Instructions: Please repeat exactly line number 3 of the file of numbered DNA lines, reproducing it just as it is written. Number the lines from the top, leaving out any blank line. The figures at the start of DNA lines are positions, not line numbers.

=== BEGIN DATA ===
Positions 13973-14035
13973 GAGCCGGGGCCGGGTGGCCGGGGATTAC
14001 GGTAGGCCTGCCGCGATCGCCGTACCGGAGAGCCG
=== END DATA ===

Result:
14001 GGTAGGCCTGCCGCGATCGCCGTACCGGAGAGCCG